A Welsh Funeral (To the Cold Earth). H. Clarence Whaite (1828-1912). 1865. Oil on canvas. H 46.4 x W 83.2 cm. Collection: Nottingham City Museums & Galleries. Accession number: NCM 1924-21. Acquisition method: bequeathed by Samuel William Oscroft, 1924. Image released by the museum on the Creative Commons Attribution-NonCommercial licence (CC BY-NC), via Art UK. Image download, text and formatting by Jacqueline Banerjee. [Click on the images to enlarge them.]
Close-up of the funeral procession.
Whaite shows a long funeral procession, with mourners leading, and following, a draped coffin. Presumably the people are drawn from isolated farmsteads in the lower slopes of the mountains, too precariously placed to have a church and churchyard nearer to them. In such communities, each loss would have been keenly felt.
Peter Lord points out that the painting is "close in conception to [David] Cox's A Welsh Funeral," the engraving of which had sparked a whole "genre of Welsh funereal scenes" (291). But Whaite's version, set on the patchy snow of a shelf of higher land, leading into a valley shrouded in cloud and mist, is more dramatic. The white cloth draped over the coffin stands out in contrast to the largely black-clad mourners, one of whom is mounted. Many wear formal black hats, surely only used on such solemn occasions. They will have a difficult trek down to the church: they seem to be almost disappearing off the edge of the world, as if all of them were bound, in the end, "to the cold earth."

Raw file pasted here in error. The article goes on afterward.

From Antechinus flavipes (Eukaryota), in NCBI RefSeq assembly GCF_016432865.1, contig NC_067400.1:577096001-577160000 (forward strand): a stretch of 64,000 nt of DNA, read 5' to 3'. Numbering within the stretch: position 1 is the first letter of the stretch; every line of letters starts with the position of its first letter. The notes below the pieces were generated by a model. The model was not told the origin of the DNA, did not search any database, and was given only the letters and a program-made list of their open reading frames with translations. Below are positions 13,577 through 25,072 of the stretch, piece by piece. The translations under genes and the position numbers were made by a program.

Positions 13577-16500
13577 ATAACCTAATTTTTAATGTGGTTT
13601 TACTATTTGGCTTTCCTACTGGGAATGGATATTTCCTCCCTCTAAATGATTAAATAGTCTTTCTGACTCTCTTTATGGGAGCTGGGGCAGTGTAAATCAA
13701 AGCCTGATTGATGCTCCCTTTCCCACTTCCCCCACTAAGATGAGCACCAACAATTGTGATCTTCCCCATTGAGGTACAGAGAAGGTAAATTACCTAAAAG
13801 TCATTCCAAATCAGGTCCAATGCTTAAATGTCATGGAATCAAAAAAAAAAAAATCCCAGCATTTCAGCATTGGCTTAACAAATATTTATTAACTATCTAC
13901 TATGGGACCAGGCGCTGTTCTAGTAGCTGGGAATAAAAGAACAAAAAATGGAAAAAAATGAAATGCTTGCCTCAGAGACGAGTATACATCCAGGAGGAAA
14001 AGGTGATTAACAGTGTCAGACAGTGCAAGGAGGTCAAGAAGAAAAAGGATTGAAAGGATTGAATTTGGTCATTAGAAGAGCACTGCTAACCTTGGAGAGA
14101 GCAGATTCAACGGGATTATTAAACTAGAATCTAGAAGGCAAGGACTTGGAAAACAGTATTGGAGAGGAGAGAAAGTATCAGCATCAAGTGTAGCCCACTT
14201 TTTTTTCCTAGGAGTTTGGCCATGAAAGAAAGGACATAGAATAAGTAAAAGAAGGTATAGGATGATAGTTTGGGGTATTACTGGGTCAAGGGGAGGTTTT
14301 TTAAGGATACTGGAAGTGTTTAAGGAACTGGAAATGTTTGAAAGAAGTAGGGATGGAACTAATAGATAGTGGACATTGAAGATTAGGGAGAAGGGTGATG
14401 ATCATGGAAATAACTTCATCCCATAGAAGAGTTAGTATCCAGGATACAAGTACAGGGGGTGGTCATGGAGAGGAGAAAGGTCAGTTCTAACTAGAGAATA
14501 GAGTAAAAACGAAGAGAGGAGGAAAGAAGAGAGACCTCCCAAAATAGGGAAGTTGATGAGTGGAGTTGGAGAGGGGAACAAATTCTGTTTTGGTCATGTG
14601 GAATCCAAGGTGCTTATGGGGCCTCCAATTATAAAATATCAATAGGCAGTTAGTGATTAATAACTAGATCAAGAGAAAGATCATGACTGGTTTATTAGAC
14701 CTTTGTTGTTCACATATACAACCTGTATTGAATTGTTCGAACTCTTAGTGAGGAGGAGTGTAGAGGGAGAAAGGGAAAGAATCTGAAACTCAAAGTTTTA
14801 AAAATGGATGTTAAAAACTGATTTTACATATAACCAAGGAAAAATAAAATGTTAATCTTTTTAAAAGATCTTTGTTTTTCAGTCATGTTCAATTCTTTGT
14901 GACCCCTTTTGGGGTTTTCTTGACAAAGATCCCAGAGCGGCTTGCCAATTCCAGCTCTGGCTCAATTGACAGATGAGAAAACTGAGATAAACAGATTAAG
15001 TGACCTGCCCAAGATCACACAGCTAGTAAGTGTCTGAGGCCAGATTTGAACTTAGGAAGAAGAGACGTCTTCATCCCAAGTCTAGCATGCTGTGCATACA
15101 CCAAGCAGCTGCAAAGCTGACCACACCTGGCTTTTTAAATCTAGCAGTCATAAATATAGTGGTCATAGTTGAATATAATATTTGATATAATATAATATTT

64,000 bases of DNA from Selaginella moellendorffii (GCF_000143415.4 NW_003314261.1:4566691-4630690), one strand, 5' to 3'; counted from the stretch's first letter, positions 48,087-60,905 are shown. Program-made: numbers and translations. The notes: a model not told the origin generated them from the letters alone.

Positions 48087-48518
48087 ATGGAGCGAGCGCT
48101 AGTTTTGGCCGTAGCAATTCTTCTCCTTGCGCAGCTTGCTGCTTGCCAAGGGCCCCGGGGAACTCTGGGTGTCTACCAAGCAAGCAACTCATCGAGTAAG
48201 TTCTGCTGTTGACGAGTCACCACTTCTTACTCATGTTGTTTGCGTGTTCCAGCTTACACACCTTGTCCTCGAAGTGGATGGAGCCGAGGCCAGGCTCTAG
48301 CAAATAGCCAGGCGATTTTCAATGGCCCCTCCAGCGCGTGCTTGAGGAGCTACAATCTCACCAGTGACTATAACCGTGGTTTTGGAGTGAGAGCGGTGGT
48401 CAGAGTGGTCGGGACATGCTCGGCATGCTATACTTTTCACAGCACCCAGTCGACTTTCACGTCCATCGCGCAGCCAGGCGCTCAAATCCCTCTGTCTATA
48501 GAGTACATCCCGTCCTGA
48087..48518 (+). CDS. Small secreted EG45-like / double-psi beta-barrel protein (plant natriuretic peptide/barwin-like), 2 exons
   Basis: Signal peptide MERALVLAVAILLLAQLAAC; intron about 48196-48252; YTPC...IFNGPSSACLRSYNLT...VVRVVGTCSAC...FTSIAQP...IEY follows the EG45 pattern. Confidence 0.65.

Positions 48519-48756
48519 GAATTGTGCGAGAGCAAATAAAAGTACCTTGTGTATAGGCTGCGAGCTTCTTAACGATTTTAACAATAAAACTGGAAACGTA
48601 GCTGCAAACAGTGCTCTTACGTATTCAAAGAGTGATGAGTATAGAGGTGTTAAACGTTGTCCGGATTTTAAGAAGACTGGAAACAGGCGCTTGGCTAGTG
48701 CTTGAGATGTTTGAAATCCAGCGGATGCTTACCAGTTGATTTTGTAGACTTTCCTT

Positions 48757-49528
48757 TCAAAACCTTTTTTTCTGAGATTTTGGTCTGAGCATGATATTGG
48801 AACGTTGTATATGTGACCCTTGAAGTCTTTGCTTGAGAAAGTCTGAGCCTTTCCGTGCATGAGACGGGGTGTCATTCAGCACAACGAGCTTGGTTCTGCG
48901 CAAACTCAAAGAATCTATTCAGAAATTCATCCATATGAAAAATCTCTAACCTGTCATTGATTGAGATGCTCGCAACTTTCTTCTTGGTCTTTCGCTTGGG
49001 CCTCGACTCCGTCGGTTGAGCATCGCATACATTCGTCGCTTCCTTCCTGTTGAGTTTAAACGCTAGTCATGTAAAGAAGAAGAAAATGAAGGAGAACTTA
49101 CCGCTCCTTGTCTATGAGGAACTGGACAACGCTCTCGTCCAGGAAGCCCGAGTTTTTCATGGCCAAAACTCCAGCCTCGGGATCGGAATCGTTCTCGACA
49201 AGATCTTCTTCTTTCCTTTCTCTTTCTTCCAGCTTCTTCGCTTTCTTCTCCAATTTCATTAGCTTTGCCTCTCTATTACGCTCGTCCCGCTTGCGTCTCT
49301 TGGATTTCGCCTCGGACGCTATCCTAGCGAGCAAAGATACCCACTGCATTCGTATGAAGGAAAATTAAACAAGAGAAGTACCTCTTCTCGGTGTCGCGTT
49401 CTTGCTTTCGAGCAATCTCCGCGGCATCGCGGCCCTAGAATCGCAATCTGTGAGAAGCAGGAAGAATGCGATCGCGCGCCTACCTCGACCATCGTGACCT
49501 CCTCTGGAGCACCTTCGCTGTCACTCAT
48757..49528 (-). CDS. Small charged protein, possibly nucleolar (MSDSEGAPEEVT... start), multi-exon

There are sparks of life, however. A few of the mourners are clad in red, as if to celebrate the life that was lost; and one young lad is going the other way. Towards the right foreground, he strides out more casually, to play his part in local life. With his dog bounding beside him, he may be a shepherd-boy going to attend to the ubiquitous Welsh sheep, perhaps in a sheltered place at this time of year. Life is hard in these hills, but it continues. Meanwhile, the piety of the Welsh is not in question.
Links to related material
Lord, Peter. Imaging the Nation: The Visual Culture of Wales. Cardiff: University of Wales Press, 2000.
Created 16 January 2022